Seeking to build on papal visit, Canada’s bishops focus on Indigenous reconciliation


The reaction to the reports helped inspire a wave of vandalism and arson against Catholic churches, including some churches on indigenous lands that still serve indigenous Catholics. The attacks were condemned by indigenous leaders. Canada’s national statistics office, Canada Statistics, reported a 260% increase in anti-Catholic hate crimes in 2021.

Catholic outreach efforts continue.

The Canadian Bishops’ Meeting pledged continued support for Catholic institutions, seminaries and religious communities that foster a better understanding of Indigenous culture, language and spiritual traditions and values. They hoped this support would lead to more direct encounters with Indigenous communities and help non-Indigenous clergy and lay people hear Indigenous perspectives, “paying attention to issues of colonization and residential schools.”

The bishops expressed their appreciation for “the contribution of Indigenous culture and wisdom to our future life in Canada.” They will stand in solidarity with Indigenous peoples in “their stewardship of the land and the goods of Creation, the gifts of the Creator”. They will work with local community leaders to support the spiritual well-being of young people and address social challenges such as poverty, suicide, violence and incarceration.

They reiterated their support for the Indigenous Reconciliation Fund, which accepts donations from 73 Catholic dioceses across Canada to support reconciliation initiatives. The fund has raised $5.5 million and is “on track” to exceed its five-year goal of $30 million.

The bishops said they would continue dialogue with the Vatican on the issues identified by the indigenous delegates and representatives. They are actively working with the Vatican to issue a new statement on the “Doctrine of Discovery”, principles of sovereignty and conquest found in some papal documents dating back to European exploration expeditions in the 15th century, particularly disputes between Spain and Portugal.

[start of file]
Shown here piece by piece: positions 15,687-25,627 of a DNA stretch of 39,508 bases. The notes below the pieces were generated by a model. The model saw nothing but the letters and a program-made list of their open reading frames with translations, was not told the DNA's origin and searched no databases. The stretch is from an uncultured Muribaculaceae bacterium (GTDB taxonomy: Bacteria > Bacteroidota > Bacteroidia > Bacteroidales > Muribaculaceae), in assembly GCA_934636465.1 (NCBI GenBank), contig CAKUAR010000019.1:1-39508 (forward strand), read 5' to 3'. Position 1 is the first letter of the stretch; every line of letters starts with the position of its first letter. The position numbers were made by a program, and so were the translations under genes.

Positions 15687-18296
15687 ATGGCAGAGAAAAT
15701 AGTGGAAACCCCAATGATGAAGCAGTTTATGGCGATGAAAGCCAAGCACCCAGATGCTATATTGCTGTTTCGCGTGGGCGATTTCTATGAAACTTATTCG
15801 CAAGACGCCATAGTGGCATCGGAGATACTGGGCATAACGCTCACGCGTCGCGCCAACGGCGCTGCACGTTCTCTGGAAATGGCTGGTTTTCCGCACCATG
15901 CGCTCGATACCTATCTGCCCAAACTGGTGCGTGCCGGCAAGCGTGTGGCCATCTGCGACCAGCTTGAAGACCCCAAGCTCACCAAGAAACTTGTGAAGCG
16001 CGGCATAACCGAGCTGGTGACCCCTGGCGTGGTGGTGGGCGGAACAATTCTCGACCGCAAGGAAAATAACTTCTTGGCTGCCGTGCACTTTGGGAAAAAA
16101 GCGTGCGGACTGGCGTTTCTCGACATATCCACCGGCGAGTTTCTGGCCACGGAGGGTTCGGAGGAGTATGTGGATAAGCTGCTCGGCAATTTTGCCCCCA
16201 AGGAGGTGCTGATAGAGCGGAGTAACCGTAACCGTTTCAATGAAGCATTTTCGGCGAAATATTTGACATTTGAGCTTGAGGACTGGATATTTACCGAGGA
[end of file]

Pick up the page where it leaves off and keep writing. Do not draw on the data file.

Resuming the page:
The website of the episcopal conference provides documents on this subject, including the April 27, 2010 remarks of Bishop Celestino Migliore, apostolic nuncio at the head of the permanent observer mission of the Holy See to the United Nations.

Migliore said the documents believed to be the origin of the “Doctrine of Discovery” were rendered moot by successive documents or changing circumstances only a few years after their publication. He emphasized papal teaching in favor of indigenous peoples, including the papal bull of 1537 Sublime Deus.

“The Bishops of Canada continue to reject and resist ideas associated with the Doctrine of Discovery in the strongest possible way,” the bishops’ conference said September 29. They pledged to continue supporting the United Nations Declaration on the Rights of Indigenous Peoples.

It was the first in-person plenary meeting since the start of the Covid-19 pandemic.

Bishop Poisson, in his report to the bishops, referred to ongoing child abuse prevention efforts and the Synod on Synodality. He also noted that the new French version of the Roman Missal has been implemented nationwide. The new National Program for the Priestly Formation of Bishops has been published and implemented. His report provided new resources to help dioceses train lay ministers of catechist, lector and acolyte in accordance with the apostolic letters of Pope Francis.

(Story continues below)


Comments are closed.